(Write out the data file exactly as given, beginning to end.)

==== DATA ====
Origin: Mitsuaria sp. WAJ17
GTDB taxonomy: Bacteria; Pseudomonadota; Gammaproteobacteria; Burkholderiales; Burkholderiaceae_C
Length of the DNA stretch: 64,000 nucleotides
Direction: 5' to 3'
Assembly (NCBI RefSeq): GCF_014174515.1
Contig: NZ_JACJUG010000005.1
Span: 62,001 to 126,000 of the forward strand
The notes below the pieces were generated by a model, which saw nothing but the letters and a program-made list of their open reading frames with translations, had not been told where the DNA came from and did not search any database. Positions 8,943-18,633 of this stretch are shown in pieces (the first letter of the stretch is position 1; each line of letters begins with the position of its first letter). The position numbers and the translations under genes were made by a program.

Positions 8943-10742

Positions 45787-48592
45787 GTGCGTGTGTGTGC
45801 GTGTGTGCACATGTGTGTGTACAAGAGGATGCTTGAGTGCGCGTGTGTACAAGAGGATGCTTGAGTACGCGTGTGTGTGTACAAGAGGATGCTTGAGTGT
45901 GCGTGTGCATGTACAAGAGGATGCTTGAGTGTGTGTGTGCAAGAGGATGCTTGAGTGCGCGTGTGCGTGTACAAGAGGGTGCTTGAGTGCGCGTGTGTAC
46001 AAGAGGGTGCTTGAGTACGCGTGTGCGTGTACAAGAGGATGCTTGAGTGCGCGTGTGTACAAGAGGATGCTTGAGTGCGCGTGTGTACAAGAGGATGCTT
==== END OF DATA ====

Origin: Mitsuaria sp. WAJ17
GTDB taxonomy: Bacteria; Pseudomonadota; Gammaproteobacteria; Burkholderiales; Burkholderiaceae_C
Length of the DNA stretch: 64,000 nucleotides
Direction: 5' to 3'
Assembly (NCBI RefSeq): GCF_014174515.1
Contig: NZ_JACJUG010000005.1
Span: 62,001 to 126,000 of the forward strand
The notes below the pieces were generated by a model, which saw nothing but the letters and a program-made list of their open reading frames with translations, had not been told where the DNA came from and did not search any database. Positions 8,943-18,633 of this stretch are shown in pieces (the first letter of the stretch is position 1; each line of letters begins with the position of its first letter). The position numbers and the translations under genes were made by a program.

Positions 8943-10742

Positions 45787-48592
45787 GTGCGTGTGTGTGC
45801 GTGTGTGCACATGTGTGTGTACAAGAGGATGCTTGAGTGCGCGTGTGTACAAGAGGATGCTTGAGTACGCGTGTGTGTGTACAAGAGGATGCTTGAGTGT
45901 GCGTGTGCATGTACAAGAGGATGCTTGAGTGTGTGTGTGCAAGAGGATGCTTGAGTGCGCGTGTGCGTGTACAAGAGGGTGCTTGAGTGCGCGTGTGTAC
46001 AAGAGGGTGCTTGAGTACGCGTGTGCGTGTACAAGAGGATGCTTGAGTGCGCGTGTGTACAAGAGGATGCTTGAGTGCGCGTGTGTACAAGAGGATGCTT